Should VARA Apply to Nature Graffiti?

51f877d40cb03.preview-620By Beth St. Clair

State and national parks are sanctuaries, and the Emerald Gem that is the Pacific Northwest has no shortage of outdoor devotees ready to protect its parks’ soul-achingly beautiful mountains, tapestries of forests, and glimmering, shimmering lakes, streams and ocean coasts.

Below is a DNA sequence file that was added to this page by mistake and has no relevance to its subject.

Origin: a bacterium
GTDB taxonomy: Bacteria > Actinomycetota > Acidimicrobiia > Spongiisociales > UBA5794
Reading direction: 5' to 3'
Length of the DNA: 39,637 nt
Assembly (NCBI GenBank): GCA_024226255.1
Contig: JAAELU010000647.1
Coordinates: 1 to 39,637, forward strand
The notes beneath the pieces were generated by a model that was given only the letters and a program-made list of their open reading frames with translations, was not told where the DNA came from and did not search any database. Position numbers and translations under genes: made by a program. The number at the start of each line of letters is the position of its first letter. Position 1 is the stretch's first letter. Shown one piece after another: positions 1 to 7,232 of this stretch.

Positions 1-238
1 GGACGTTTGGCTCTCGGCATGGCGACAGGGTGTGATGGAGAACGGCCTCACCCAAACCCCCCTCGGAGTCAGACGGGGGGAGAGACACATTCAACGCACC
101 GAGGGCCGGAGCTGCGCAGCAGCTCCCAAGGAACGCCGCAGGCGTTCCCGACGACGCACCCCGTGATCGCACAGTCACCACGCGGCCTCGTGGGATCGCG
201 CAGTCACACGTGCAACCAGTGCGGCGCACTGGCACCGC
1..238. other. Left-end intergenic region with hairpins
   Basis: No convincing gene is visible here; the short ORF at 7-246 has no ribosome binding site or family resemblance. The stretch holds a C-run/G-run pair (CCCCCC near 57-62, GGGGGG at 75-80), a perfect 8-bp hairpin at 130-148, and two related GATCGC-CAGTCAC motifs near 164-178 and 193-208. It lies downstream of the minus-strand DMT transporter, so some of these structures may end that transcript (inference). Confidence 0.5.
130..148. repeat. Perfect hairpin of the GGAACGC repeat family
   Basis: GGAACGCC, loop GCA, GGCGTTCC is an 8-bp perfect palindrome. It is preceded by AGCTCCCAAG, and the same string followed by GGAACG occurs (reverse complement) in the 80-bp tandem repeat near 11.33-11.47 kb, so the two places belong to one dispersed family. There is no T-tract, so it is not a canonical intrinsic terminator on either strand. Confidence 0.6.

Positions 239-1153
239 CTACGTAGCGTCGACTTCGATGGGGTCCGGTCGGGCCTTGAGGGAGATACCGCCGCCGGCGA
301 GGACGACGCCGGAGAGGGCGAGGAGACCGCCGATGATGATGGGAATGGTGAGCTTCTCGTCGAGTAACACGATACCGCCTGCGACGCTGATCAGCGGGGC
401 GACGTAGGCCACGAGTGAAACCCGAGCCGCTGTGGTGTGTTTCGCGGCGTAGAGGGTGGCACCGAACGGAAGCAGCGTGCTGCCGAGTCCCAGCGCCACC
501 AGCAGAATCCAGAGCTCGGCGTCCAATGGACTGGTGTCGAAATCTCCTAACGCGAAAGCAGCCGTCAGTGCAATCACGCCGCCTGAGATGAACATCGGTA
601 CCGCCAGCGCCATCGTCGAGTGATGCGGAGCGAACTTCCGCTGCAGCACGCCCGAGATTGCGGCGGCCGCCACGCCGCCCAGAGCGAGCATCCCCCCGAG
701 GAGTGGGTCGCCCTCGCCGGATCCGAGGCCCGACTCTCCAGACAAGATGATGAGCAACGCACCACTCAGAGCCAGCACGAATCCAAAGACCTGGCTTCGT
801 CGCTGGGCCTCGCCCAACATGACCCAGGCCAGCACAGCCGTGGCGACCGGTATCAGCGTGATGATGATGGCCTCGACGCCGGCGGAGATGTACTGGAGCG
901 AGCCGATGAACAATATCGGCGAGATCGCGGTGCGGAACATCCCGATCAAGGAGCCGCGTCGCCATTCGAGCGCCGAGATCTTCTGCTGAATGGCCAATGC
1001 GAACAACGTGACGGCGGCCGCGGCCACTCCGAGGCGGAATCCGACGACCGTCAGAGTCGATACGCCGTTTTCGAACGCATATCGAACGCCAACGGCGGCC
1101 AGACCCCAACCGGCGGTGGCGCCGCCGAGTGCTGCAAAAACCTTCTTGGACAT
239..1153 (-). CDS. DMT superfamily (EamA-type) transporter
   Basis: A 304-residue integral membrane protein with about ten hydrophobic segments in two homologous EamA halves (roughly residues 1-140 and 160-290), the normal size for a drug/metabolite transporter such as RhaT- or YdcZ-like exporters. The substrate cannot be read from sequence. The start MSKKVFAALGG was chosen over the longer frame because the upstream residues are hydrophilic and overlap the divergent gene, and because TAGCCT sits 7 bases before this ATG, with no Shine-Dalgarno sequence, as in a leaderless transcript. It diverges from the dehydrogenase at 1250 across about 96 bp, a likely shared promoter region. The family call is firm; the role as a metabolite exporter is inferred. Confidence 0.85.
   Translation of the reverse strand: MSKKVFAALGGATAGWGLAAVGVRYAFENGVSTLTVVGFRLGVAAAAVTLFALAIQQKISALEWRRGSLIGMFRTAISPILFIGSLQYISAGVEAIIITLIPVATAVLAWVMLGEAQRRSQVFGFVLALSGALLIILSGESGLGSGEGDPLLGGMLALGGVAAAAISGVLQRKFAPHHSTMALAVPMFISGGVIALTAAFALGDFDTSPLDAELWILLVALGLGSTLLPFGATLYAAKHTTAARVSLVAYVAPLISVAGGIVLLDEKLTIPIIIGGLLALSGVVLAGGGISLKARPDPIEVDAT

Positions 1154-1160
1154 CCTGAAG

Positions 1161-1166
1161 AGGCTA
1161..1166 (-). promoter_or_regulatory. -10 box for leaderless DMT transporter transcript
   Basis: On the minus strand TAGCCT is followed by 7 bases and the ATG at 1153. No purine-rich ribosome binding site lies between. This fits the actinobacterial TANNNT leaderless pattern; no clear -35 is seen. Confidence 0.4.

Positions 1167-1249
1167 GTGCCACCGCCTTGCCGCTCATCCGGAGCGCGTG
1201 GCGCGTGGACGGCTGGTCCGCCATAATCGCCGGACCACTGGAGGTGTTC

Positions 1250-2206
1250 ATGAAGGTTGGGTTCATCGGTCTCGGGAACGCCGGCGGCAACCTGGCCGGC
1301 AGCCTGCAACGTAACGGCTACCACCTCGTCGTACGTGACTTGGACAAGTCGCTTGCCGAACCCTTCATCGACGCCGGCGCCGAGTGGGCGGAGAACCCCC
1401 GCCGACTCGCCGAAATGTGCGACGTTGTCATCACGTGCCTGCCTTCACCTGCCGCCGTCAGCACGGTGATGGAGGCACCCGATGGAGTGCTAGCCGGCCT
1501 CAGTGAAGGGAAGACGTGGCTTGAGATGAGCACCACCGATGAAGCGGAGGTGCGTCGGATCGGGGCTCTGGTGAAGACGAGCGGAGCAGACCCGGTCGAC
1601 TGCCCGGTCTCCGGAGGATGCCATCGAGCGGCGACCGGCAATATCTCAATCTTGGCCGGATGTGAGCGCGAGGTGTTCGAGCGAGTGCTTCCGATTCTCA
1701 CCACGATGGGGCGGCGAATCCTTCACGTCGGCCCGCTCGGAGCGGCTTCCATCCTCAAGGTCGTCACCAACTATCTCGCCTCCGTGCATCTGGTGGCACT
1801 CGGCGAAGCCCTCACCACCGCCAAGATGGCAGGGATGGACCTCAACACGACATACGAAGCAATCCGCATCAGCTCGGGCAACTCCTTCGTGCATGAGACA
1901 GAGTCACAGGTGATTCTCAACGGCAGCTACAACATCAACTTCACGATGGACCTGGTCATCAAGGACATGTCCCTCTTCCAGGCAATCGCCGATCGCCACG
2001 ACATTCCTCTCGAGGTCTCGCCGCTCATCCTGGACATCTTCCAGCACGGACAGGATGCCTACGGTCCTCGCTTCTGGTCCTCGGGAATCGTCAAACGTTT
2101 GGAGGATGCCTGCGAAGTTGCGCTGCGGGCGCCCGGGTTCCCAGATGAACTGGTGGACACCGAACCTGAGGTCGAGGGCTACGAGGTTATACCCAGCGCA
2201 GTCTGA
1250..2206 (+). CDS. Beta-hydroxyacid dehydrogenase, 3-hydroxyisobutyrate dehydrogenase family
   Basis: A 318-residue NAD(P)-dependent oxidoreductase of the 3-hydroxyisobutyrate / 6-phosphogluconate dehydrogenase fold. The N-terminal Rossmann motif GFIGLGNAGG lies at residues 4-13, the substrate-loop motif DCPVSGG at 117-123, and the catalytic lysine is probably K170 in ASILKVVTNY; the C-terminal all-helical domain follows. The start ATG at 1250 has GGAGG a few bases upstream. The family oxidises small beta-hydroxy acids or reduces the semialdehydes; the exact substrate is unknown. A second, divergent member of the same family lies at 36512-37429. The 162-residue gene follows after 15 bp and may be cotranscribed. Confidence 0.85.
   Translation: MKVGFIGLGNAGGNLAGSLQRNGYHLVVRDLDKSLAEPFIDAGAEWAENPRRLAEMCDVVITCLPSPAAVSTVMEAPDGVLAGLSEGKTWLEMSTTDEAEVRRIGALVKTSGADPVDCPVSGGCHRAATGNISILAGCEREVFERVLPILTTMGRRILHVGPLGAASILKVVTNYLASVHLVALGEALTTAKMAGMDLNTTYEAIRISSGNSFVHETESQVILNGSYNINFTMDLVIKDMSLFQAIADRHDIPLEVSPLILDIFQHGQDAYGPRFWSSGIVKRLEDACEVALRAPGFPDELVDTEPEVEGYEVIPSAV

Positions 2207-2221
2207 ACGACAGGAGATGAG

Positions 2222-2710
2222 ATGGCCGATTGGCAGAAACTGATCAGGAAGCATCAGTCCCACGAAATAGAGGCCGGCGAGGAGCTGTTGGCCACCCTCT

How shocked would nature-lovers be to learn that, over the last several years, graffiti has moved to national parks? The most nefarious instance involved a 21-year-old from New York who painted exhausted-looking persona on logs, in caves, and even the ground, in as many as eight different national park locales. Tagging each oeuvre with “#creepytings,” she deliberately ousted herself by posting pictures on Instagram. A second case involved a European graffiti artist who spray-painted his signature tag on a boulder in Joshua Tree National Park, also posting on Instagram. After public outcry and an initial denial that he had been on park grounds, the artist paid a National Park Service fine to the U.S. District Court. Continue reading